sorry to bother you again with the migration stuff, but while setting up the servers I got some new questions specific to the migration of a cluster:
    I read for example your post at and this seems pretty clear if you migrate to a new server while keeping ip and all passwords, but I am migrating to new master and (single) slave with new IPs and new passwords for system root, mysql root,...

    Currently I am at the point where all prerequisites are installed on master and slave and the new master has ispconfig running. Now there appear two major concerns regarding the migration of the system databases (both mysql and ispconfig).

    * Beacuse of the new IPs and the new passwords I cannot simply restore the mysql system database on the new master, however the user table of the old master contains all the database users created by ispconfig (for the client databases). Do I need to transfer them manually to the mysql.user table on the new master or are these entries recreated by the "resync" tool of ispconfig?

    * The ispconfig database has several data records containing the IPs of the old servers, e.g. the server configuration. If I would simply restore the ispconfig database from the old server, I would overwrite everything in the new master. What adjustments would I have to make before importing the ispconfig database to the new master? Or is this handled by running the ispconfig updater /or "resync", too? For example the table dbispconfig1.server has entries for both the old master and the old slave. Do I hve to remove the old slave and change the ip of the master before importing the database or is this done by the updater script or resync?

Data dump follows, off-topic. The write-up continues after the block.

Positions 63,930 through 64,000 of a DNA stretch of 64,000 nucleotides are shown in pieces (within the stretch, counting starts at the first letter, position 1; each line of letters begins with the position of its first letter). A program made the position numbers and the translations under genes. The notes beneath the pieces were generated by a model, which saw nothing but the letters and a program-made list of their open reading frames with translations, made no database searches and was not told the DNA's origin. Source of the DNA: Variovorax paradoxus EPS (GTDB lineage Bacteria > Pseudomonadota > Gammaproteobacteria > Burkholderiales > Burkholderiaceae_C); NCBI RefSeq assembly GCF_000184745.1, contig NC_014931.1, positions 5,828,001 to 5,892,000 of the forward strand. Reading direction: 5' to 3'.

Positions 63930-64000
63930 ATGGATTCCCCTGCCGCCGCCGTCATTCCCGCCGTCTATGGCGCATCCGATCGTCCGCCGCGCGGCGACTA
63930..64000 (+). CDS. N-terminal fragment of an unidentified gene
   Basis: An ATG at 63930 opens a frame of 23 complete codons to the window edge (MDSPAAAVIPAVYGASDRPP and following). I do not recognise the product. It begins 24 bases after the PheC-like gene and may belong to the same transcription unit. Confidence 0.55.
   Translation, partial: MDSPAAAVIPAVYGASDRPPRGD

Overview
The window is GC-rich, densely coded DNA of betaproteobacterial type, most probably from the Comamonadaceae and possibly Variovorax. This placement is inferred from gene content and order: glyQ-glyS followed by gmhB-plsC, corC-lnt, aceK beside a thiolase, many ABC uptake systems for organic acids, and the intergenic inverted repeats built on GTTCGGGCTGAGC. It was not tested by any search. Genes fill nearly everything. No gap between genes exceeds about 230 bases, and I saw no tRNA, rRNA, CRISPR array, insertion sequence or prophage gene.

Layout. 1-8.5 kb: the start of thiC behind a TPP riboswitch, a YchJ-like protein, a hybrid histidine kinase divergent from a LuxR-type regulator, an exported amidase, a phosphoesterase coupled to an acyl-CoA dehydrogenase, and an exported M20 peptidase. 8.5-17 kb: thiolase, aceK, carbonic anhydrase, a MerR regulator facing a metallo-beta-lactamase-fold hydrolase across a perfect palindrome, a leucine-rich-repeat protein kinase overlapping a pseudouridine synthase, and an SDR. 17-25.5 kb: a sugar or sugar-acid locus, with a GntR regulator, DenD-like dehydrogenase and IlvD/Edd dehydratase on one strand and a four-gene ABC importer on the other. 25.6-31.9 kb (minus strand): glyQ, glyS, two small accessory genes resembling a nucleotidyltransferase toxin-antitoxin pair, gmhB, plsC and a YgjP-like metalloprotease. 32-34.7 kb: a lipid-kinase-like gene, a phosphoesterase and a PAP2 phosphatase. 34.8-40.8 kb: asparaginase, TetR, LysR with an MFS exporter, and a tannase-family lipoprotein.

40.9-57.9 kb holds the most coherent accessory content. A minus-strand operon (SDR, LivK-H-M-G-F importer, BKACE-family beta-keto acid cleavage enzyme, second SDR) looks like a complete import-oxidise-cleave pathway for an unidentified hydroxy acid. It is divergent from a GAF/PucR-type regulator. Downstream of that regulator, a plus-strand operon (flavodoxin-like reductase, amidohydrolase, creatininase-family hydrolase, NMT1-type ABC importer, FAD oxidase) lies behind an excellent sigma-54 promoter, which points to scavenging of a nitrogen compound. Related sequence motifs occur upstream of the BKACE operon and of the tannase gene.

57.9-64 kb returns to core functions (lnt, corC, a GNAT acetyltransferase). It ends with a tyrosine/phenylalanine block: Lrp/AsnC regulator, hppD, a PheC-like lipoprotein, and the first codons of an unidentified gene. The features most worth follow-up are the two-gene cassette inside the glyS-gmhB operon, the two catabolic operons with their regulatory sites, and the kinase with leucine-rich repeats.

* When ispconfig is installed on the slave, it creates the internal ispconfig database user and gets connected to the master . To prevent this information from being overwritten with the data from the old master, does this mean I must wait with installing the slave until the master is migrated?

    * When in this process should I run an ispconfig update and when the "resync" tool? What exactly does the resync tool recreate?

    * With the migration I also want to move from courier to dovecot. I guess I will do this at the very end when everything else has been done (with the courier to dovecot script you posted on the forums)?

    Sorry for more migraton questions and again many,many thanks for your help!
    Last edited: Sep 1, 2013
  6. till

    till Super Moderator Staff Member ISPConfig Developer

    Export the recors of the mysql.user and mysql.db tables on the old server with phpmyadmin. Choose a format were each record has its own line. Then copy only the lines for the client database users and execute the in phpmyadmin on the new server. you can copy all lines in one chunk.

    . Import the whole dbispconfig database. You can change the IP addresses in ispconfig later.

    Yes, the master should be migrated first.

    The resync tool emulates a update of a record. For a website E.g. it does the same as if you would open the website settings, change a value and press save.

    Yes. I would do this as last step.

Share This Page